It is easy to love the people far away. It is not always easy to love those close to us.
~ Mother Teresa
Thirty . . .
The number of times my mom and dad have packed up their belongings and shoved them into one of those large white trucks with the orange stripe. This one sported “Venture Across America” #116, featuring an intimidating picture of a goshawk, a bird of prey that, according to the blurb, is abundant in Alaska’s Tongass National Forest. While that’s interesting and all, I would have much preferred to have packed a truck bearing this tidbit of American arcana. That would have been badass.
Some boxes were delicate, marked “Fragile” in black Sharpie: hand-painted ceramic chess sets nestled in bubble wrap; china slipped between the funny papers and the classifieds from Sunday’s Courier & Press. Others held a hodgepodge of knickknackery, the haphazardly-stowed flotsam and jetsam of a cluttered and chaotic existence. Not surprisingly, some boxes hadn’t even been unpacked from the last move. I quipped how it was a good thing they were moving next door to a rather roomy garbage bin. How convenient it would be to just back that 26-foot monstrosity right up to the edge of it and start pitching stuff. They rented one of those climate-controlled storage sheds instead.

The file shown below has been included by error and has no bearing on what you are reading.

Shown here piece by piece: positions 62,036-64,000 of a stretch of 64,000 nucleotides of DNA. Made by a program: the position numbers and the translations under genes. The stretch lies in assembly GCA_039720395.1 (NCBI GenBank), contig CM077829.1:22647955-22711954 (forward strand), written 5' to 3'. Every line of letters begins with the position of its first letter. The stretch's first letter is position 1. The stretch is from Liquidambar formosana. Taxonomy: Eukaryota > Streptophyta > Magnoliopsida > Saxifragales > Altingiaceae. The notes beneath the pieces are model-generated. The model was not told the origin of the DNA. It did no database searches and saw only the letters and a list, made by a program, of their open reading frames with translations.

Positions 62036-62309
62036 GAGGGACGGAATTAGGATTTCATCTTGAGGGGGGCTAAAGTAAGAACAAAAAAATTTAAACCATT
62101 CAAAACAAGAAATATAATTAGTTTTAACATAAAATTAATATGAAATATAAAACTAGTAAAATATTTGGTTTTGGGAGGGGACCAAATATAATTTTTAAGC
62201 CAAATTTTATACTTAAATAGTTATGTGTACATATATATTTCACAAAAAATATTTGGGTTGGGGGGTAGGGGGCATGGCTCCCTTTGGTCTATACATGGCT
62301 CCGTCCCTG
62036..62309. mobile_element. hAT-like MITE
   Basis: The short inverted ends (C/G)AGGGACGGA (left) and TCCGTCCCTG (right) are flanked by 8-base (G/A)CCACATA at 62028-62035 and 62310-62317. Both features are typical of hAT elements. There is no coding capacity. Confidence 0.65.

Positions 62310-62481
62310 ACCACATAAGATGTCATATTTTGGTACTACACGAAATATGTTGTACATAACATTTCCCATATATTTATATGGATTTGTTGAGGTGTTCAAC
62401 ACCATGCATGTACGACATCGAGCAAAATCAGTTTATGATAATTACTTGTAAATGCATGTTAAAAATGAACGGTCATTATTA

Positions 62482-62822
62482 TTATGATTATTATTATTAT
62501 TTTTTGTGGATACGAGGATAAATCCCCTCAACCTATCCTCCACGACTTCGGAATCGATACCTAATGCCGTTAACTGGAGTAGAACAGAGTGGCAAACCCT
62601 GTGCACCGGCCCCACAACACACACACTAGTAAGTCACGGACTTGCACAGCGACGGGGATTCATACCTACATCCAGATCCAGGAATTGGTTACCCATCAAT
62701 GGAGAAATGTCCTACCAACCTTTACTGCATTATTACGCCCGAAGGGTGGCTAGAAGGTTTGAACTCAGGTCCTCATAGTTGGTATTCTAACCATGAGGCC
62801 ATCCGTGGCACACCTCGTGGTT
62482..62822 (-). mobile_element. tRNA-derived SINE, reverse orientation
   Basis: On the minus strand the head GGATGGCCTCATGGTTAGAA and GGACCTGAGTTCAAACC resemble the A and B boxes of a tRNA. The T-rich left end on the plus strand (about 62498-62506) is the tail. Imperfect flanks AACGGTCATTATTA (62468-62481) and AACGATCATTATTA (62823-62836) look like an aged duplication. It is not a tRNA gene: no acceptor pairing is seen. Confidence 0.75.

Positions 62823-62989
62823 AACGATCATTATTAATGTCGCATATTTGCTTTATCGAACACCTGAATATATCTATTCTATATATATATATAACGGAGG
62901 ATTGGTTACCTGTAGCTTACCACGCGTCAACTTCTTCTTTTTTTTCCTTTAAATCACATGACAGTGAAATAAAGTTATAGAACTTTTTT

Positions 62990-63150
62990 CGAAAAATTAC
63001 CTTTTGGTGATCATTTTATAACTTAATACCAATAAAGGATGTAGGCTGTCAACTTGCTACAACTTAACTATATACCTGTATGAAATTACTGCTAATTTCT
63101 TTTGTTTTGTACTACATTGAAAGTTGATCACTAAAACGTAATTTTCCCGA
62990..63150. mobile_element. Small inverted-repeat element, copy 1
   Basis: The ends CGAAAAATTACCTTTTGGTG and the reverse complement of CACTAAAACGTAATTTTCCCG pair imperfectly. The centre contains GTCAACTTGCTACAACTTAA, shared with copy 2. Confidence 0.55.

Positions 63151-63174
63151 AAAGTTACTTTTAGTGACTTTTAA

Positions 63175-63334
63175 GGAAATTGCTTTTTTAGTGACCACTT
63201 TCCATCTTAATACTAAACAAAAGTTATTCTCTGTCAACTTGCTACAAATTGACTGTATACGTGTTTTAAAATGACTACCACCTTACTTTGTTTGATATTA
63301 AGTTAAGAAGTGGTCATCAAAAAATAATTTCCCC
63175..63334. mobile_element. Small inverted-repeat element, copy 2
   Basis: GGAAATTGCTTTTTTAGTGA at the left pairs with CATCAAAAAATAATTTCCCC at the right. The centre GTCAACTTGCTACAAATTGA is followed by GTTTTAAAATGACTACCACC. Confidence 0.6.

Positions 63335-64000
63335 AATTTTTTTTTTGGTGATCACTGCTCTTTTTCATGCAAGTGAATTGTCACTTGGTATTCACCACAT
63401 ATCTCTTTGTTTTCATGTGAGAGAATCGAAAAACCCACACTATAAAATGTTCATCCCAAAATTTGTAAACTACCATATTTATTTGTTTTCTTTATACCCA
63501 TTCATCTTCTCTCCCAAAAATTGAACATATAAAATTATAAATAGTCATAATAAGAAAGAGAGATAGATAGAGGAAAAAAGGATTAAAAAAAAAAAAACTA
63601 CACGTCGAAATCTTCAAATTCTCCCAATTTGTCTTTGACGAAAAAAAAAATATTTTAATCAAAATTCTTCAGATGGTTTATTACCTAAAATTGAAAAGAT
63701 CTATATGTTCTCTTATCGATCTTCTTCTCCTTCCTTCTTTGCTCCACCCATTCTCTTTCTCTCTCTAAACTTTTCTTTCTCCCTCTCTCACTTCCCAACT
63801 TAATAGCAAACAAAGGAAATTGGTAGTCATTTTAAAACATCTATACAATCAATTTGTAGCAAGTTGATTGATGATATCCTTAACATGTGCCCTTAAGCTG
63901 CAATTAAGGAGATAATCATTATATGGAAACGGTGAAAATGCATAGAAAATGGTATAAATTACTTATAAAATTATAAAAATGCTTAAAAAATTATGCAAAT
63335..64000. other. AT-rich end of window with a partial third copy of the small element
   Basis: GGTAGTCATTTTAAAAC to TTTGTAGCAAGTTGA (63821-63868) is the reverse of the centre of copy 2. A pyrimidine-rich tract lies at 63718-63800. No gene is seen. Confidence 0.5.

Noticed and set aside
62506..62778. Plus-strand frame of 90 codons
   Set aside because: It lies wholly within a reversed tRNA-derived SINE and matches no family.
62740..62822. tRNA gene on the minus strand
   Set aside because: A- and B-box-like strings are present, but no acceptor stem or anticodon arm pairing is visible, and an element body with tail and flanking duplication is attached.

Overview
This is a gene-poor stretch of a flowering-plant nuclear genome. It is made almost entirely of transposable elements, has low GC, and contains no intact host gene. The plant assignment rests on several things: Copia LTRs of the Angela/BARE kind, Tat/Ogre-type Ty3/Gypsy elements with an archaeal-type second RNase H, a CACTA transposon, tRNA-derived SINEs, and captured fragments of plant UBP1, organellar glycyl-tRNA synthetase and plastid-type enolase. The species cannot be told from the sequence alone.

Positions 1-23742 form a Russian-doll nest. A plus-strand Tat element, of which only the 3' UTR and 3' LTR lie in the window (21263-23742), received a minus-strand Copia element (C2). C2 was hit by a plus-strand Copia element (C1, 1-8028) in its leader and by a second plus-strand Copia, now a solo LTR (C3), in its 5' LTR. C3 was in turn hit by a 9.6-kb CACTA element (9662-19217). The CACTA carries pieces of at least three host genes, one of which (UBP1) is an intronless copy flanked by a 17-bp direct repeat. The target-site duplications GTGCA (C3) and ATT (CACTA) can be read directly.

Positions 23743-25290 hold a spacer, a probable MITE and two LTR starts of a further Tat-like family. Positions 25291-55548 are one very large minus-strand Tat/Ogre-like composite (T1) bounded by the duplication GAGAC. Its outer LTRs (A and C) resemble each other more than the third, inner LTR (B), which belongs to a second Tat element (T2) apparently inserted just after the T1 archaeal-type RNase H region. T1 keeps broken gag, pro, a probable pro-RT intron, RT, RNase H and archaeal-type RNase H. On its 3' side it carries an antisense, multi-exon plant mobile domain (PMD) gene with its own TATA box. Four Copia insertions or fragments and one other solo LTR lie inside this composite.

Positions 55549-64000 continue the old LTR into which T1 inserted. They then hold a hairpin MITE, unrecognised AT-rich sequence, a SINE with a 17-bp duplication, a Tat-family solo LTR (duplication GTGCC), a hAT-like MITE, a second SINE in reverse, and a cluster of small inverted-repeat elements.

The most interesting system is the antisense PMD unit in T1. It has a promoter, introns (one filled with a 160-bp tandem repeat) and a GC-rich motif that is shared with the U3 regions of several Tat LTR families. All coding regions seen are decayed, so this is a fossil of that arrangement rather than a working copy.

Aryn and I followed them in dad’s truck for seven hours as we wound our way northward through the great state of Indiana. From one corner, diagonally to the other, never going above the recommended and prominently-posted 55 MPH, we lumbered along, stopping occasionally to stretch our legs and redeem our Speedway Rewards points for roller grill items and frozen Mountain Dews. The license plate number for my sister’s Cavalier, which we hitched to the back of the U Haul, is forever etched in the grey matter of my brain.
And so, for the first time in over ten years, all the members of the Thomas clan are within twenty-five minutes driving distance of each other. That’s half your average CD. A couple epic Dream Theater songs, if you prefer. Better than the Hall family of Gateshead has it. Way better than poor Raymond had it; there’ll be no surprise visits by frantic mothers in nightgowns and slippers. But walking my dad through the frustrating intricacies of his computer will be easier now. And grandparental attendance at this or that school event will make the kids happy.
Experts agree that while there are advantages for families who live in close proximity to grandparents, living in such a climate can also, at times when confidences are loosened and business becomes everybody’s business, seem like traversing a minefield. Inherent within each situation where too much familiarity is granted is also the implied consent to voice opinions and offer suggestions. Boundaries can be crossed easier and with little thought to the ramifications of such intrusions. Feelings get trampled upon and the closeness becomes a crevasse of covert bitterness or outright animosity.
But we are adults, no? We’ve done this for a while. Some cards we’ll play, and others we’ll hold tightly to our chests. Boundaries will be redrawn, no doubt, but the opportunity for growing new bonds exists. Bonds that won’t be stretched quite so thin, now that they are closer . . .